French cooperage Taransaud, through investment by parent company Chêne & Cie, is transforming the role of the oak barrel from being simply an aging vessel to becoming a source of information and guidance during the barrel aging process. The goal? To use research to better understand and react to the wine’s aging process in oak.
Meet ChênOX, a sensor that is attached to the inside of the barrel’s bung, which is able to measure the dissolved oxygen levels in the barrel without having to open it or remove any of the wine. This can help determine when to perform certain cellar operations, such as topping, racking and sulfiting, as well as inform of any issues on a microbiological level in real-time.
The ChênOX chip receives information on dissolved oxygen levels and cellar operations, communicating this straight to a registered mobile device. Via wifi, this can then be transferred to a secure web platform where the information can be tracked visually via graphs. Based on this live feedback, winemakers can make real-time, informed decisions on how to intervene in the aging process.
This is part of a bigger research project that Chêne & Cie began in 2017 in collaboration with the CentraleSupelec institute. The goal of this work is:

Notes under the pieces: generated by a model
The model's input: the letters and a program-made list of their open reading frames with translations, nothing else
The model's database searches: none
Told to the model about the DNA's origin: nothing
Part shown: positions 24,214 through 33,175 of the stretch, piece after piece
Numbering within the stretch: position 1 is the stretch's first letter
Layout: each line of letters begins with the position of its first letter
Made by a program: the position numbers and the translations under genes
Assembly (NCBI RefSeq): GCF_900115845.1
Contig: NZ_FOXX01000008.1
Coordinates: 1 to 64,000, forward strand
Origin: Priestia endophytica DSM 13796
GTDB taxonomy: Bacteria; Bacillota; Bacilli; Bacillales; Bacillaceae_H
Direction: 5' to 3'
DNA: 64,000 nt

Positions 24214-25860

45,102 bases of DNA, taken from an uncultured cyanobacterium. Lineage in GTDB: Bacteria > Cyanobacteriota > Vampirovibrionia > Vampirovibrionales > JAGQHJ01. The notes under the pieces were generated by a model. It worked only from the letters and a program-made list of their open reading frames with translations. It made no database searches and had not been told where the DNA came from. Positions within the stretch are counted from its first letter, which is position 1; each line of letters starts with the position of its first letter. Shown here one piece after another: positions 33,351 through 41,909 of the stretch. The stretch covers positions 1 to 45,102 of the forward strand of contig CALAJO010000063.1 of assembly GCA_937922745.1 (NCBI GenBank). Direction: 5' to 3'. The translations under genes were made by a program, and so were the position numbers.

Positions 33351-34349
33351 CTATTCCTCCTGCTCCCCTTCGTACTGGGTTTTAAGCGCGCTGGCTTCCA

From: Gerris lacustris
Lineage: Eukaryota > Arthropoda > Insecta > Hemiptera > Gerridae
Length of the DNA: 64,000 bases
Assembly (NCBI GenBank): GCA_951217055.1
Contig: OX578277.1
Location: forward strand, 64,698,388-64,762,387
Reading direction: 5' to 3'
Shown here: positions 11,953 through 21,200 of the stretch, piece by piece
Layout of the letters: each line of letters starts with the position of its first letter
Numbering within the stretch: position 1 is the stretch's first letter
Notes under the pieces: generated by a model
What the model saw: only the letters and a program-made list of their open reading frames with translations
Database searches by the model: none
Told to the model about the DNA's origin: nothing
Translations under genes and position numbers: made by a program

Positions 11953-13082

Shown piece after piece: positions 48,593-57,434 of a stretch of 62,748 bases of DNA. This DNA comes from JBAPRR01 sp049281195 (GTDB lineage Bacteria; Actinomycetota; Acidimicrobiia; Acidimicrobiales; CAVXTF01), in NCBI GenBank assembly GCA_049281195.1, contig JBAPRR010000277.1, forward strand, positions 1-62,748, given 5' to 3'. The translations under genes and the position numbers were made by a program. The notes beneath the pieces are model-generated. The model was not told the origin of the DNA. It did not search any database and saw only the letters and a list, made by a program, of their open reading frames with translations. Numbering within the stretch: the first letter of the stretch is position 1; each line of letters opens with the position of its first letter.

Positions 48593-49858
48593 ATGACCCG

“To gain a greater understanding of liquid and oxygen transfer processes through wood when wine is aged in barrels, together with interactions with environmental parameters in wine cellars and the physical and chemical parameters of liquids contained in the barrels.”
An initial trial was conducted at Bordeaux’s Chateau Phélan Ségur, where sensors were used to measure not only dissolved oxygen, but also carbon dioxide, weight, temperature, humidity and the pressure both inside and outside of the barrel. This was the first time that the impact of environmental conditions on a wine’s aging in barrel were recognised.
The results demonstrated that humidity has an inverse relationship with internal barrel pressure, which thus increases the level of oxygen in the barrel. Essentially, the greater the humidity in a wine cellar, the lower the pressure in the barrels, which leads to the creation of air pockets and, ultimately, higher oxygen levels in the barrel. So, while a higher humidity environment will prevent evaporation, it simultaneously increases the aging wine’s exposure to oxygen.
Further trials are being conducted and Chêne & Cie continues to invest heavily in research and development around these learnings and related analytics. The ChênOX sensor is without a doubt only the beginning of smart barrel technology to come.
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